Today marks an important milestone for Wolfram|Alpha, and for computational knowledge in general: for the first time, Wolfram|Alpha is now on average giving complete, successful responses to more than 90% of the queries entered on its website (and with “nearby” interpretations included, the fraction is closer to 95%).
I consider this an impressive achievement—the hard-won result of many years of progressively filling out the knowledge and linguistic capabilities of the system.
The picture below shows how the fraction of successful queries (in green) has increased relative to unsuccessful ones (red) since Wolfram|Alpha was launched in 2009. And from the log scale in the right-hand panel, we can see that there’s been a roughly exponential decrease in the failure rate, with a half-life of around 18 months. It seems to be a kind of Moore’s law for computational knowledge: the net effect of innumerable individual engineering achievements and new ideas is to give exponential improvement.
For hundreds of years, scholars have carefully studied the plays of Shakespeare, breaking down the language and carefully dissecting every act and scene. We thought it would be interesting to see what sorts of computational insights Wolfram|Alpha could provide, so we uploaded the complete catalog of Shakespeare’s plays into our database. This allows our users to examine Romeo and Juliet, Macbeth, Othello, and the rest of the Bard’s plays in an entirely new way. More »
With Halloween around the corner, everyone’s thinking about costumes, trick-or-treating, and jack-o’-lantern carving and figuring out what to do with a 1,818 pound pumpkin. While the latter might only be true for the owners of this year’s largest pumpkin, Wolfram|Alpha has something for everyone this Halloween. The nearly one-ton squash belongs to a farmer from Quebec, Canada. Besides carving it into a giant jack-o’-lantern, the next best thing to do with that much pumpkin is make enough pumpkin pie for a small town. A common recipe for a pumpkin pie calls for two cups of pumpkin. Using Wolfram|Alpha, we find that 1,818 pounds of pumpkin will allow us to make 3,550 pumpkin pies.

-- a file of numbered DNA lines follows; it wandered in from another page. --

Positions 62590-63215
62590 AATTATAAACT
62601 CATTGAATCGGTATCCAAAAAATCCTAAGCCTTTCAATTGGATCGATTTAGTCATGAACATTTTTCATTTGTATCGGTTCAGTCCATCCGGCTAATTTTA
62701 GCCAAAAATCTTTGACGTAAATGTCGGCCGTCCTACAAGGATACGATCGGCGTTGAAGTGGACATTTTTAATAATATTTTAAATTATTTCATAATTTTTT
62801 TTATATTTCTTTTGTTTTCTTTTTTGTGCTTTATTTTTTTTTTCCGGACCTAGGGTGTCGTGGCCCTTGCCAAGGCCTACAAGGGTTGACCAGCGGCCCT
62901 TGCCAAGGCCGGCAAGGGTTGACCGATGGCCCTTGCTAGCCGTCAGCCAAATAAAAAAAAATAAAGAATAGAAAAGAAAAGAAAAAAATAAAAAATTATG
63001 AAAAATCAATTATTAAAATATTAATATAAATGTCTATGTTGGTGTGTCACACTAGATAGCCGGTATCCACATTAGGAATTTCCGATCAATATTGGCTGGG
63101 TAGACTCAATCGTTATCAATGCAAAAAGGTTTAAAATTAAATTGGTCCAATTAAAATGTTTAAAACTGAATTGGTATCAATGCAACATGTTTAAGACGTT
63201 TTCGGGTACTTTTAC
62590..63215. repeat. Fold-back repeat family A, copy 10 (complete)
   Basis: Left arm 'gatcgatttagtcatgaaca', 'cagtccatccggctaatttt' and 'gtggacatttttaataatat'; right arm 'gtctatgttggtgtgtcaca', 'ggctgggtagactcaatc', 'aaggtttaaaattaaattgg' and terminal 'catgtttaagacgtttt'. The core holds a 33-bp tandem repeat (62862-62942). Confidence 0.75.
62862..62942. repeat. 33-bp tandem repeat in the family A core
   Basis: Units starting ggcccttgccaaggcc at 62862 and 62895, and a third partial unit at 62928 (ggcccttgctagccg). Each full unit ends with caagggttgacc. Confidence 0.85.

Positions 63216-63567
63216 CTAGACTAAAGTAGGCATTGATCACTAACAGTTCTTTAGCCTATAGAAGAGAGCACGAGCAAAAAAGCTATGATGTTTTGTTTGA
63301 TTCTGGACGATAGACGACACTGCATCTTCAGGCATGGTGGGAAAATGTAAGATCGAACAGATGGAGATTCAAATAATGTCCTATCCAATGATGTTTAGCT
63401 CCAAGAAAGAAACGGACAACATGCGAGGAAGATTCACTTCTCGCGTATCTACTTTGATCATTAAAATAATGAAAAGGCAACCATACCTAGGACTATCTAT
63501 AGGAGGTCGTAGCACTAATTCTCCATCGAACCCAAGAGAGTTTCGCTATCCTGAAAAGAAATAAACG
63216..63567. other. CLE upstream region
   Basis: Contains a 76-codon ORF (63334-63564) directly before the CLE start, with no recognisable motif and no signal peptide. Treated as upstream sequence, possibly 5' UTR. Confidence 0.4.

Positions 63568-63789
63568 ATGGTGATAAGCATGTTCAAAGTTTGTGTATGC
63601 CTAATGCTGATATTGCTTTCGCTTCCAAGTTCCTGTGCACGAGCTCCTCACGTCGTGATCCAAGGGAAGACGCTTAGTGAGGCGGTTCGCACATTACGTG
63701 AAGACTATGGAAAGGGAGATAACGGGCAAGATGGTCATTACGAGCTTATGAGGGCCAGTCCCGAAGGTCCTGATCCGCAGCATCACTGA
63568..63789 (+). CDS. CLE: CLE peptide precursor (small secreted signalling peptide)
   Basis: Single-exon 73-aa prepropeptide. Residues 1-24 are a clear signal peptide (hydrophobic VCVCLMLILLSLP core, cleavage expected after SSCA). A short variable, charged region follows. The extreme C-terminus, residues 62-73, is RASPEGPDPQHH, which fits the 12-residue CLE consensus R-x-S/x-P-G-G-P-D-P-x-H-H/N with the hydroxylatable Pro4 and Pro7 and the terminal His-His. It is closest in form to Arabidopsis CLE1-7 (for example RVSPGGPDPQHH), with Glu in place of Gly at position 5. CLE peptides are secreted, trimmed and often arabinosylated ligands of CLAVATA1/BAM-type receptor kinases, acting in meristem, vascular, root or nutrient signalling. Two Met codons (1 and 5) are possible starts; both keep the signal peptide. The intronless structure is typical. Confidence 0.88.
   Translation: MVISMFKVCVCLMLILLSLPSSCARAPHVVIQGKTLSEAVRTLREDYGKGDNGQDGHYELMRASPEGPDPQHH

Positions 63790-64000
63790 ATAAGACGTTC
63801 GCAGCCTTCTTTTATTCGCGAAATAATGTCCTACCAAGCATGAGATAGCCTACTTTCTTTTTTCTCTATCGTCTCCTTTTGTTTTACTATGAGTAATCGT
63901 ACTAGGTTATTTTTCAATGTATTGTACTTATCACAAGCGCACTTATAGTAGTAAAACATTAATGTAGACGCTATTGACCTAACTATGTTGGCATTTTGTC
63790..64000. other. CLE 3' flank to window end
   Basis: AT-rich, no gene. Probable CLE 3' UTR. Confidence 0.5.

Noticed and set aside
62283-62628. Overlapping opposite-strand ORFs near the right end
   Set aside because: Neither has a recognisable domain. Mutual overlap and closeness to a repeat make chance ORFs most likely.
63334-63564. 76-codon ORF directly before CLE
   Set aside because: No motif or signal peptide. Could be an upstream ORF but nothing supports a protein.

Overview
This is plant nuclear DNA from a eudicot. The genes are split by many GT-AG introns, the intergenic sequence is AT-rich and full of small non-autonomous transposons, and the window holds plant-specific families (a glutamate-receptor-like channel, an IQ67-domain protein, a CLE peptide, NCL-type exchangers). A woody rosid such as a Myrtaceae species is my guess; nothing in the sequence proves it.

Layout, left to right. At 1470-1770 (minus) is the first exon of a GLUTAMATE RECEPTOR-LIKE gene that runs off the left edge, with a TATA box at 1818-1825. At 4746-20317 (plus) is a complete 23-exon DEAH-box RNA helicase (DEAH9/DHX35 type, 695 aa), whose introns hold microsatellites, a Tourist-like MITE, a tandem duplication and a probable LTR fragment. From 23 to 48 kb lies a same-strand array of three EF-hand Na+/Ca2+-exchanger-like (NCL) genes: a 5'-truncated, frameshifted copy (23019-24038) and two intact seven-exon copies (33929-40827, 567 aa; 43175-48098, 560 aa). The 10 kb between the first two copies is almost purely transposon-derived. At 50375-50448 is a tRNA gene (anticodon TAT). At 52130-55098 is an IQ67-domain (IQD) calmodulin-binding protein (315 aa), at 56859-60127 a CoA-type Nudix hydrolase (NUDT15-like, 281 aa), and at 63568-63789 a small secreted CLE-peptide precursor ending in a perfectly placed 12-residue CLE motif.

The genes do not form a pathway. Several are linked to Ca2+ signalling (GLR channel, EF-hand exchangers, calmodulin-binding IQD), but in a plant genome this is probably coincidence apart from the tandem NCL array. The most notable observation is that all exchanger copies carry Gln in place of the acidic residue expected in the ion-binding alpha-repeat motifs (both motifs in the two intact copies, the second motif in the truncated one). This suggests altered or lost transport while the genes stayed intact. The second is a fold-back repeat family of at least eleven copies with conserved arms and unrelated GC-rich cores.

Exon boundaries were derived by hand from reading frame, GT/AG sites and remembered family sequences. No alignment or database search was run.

Hopefully you are in a giving mood, so you can cut each pie into eight slices to come up with just enough to share with the entire town of Allen Park, Michigan. With 28,210 people in Allen Park and 28,400 slices of pie, you’re still left with 190 slices to put in the freezer for later. More »
This Thursday, we’ll celebrate the Thanksgiving holiday here in the United States. The first U.S. National Thanksgiving was celebrated on November 26, 1789. The holiday was originally established to show gratitude for a plentiful harvest and to give thanks for relationships with family and friends. A customary U.S. Thanksgiving celebration is centered on sharing a great feast that includes turkey, stuffing, cranberries, and more with loved ones. (Of course, in recent years, we’ve also tossed in football and holiday shopping.)
A cornucopia is a traditional centerpiece that symbolizes abundance and is often found on a Thanksgiving meal table. Wolfram|Alpha is a cornucopia of sorts—a horn filled with many trillions of pieces of data that produce an abundance of facts. In the spirit of the holiday, we though we’d share some fun Thanksgiving-themed facts we discovered from Wolfram|Alpha.
Fact: A typical turkey bats its wings 3 times per second.
Fact: If you’re in Champaign, Illinois, set your alarm to 6:51am on Thanksgiving Day if you’re planning to rise with the sun to start cooking your holiday bird. Click here for sunrise information for your location.
Fact: The chill point of cranberries is 2 degrees Celsius.
Fact: There are 5.8 grams of fiber in one serving of cornbread stuffing.
Fact: The first known English use of the word “cornucopia” was in 1508.
Dig into Wolfram|Alpha to find interesting facts of your own. (You might need them in the near future—hint, hint.) Here at Wolfram|Alpha, we’re thankful for all of our dedicated blog readers and Wolfram|Alpha users.
When we talk on this blog about “making knowledge computable”, the knowledge in question is often mathematical or statistical in nature. But that’s not the only knowledge Wolfram|Alpha can compute. We’ve always had a solid backbone of dictionary-style information about words, but we’ve been steadily adding new features to that traditional output. Some of it should be quite useful, some of it is just for fun, and much of it takes advantage of Wolfram|Alpha’s ability to mash up algorithms and data from a wide variety of knowledge domains.
To celebrate National Dictionary Day (October 16)—which honors Noah Webster, often regarded as “the father of the modern dictionary”—you might like to take advantage of this classic word widget, which provides quick access to some of the more traditional areas of Wolfram|Alpha’s lexicographical data: definitions, pronunciations, synonyms, and more for most English words.